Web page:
Although wood pellet stoves promise high efficiency and cost savings, the popularity of the alternative method of home-heating has led to a shortage in the region of both stoves and the fuel needed to power them.

"We can't find any pellets for the pellet stove right now. We've called all kinds of stores. We've called all the Home Depots, all the Ronas, everywhere locally. We've gone all up the Ottawa Valley, all the way to Montreal and there's nothing. Nobody's carrying them and nobody can tell you when they're going to be getting any in," said Angela Dupont, who recently bought a wood pellet stove with her boyfriend.

Dupont's story is not unique, however. It's actually a familiar lament for homeowners across Ontario and Quebec.

The popularity of the stoves in both provinces, added to a shortage of stoves in the north eastern United States, is blamed by many as the source of the problem. Compounding the situation, a Quebec factory that makes the pellets has also burned down.

In order to meet the demand, those who sell the pellets say they're being forced to order them from as far away as British Columbia, which is driving up the costs.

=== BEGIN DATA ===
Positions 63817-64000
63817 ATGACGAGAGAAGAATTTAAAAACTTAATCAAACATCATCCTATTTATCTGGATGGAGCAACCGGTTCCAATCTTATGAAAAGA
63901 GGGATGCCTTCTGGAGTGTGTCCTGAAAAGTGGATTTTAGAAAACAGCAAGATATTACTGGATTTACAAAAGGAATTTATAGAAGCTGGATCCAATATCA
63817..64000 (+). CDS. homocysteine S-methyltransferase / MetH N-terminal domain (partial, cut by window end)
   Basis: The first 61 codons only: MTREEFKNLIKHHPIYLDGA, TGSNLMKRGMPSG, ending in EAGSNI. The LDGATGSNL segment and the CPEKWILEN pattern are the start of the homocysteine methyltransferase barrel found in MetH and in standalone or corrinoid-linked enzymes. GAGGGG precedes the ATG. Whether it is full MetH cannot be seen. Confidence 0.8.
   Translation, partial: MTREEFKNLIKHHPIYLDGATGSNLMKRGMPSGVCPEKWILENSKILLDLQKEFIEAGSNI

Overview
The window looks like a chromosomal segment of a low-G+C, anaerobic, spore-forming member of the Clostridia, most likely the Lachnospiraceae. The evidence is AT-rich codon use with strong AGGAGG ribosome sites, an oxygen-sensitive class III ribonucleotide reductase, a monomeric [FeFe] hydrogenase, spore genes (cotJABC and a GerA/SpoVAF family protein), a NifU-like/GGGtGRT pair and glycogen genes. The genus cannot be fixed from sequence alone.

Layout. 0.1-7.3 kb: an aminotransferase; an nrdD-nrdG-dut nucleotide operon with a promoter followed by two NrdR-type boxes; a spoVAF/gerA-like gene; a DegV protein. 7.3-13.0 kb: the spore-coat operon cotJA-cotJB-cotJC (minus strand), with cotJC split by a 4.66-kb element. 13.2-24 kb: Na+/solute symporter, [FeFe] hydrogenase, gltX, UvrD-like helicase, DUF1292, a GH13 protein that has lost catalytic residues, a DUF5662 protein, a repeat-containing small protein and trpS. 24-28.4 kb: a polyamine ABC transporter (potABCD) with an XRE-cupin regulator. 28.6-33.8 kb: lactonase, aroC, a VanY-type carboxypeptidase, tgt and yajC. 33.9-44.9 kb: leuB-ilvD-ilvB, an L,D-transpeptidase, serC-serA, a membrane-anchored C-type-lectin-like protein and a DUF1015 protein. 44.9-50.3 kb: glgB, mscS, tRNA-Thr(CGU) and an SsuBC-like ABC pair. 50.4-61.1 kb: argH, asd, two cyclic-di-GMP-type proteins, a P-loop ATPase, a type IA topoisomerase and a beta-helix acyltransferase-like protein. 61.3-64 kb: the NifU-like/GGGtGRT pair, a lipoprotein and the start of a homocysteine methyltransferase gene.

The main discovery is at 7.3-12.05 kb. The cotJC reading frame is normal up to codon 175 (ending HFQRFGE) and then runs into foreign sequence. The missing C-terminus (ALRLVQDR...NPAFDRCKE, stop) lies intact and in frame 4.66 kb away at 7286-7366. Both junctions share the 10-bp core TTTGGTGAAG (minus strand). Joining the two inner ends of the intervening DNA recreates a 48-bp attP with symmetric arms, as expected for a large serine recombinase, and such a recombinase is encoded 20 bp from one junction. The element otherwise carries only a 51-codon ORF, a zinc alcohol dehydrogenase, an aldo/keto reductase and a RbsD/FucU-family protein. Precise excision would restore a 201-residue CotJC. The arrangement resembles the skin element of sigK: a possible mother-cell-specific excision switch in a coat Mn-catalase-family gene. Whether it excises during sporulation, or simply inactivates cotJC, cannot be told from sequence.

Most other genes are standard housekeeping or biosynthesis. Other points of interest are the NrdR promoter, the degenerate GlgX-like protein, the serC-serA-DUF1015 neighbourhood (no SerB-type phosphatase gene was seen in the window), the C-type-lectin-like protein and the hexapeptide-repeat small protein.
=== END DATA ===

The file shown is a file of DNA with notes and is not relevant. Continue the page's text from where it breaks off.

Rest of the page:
"Now, you're looking at about a 34 per cent increase in cost, whereas the retail has gone up probably 15 per cent," said John St. Martin of the Home Hardware store in Casselman.

Still, he says a recent shipment of 3,300 bags of pellets flew of the shelves: "It was gone within two days - that weekend, that was it. And that's twice as many pellets as we've ever sold."

Meanwhile, Dupont says the $4,000 she spent to purchase a new wood pellet stove is about the same amount of money her and her boyfriend spent to heat their home with oil and electric baseboards last winter.

Now, as the cold weather starts to move in, Dupont says the scarcity of wood pellets has her wondering if she'll be forced to turn to space heaters for warmth this winter.

"We're comfortable now, everything is very comfortable now, but if it gets to minus 20 degrees and we don't have any pellets then, we probably won't be so comfortable. We'll be wearing flannel PJs and putting extra blankets on the mat."

With a report from CTV Ottawa's Carol Anne Meehan and Kate Eggins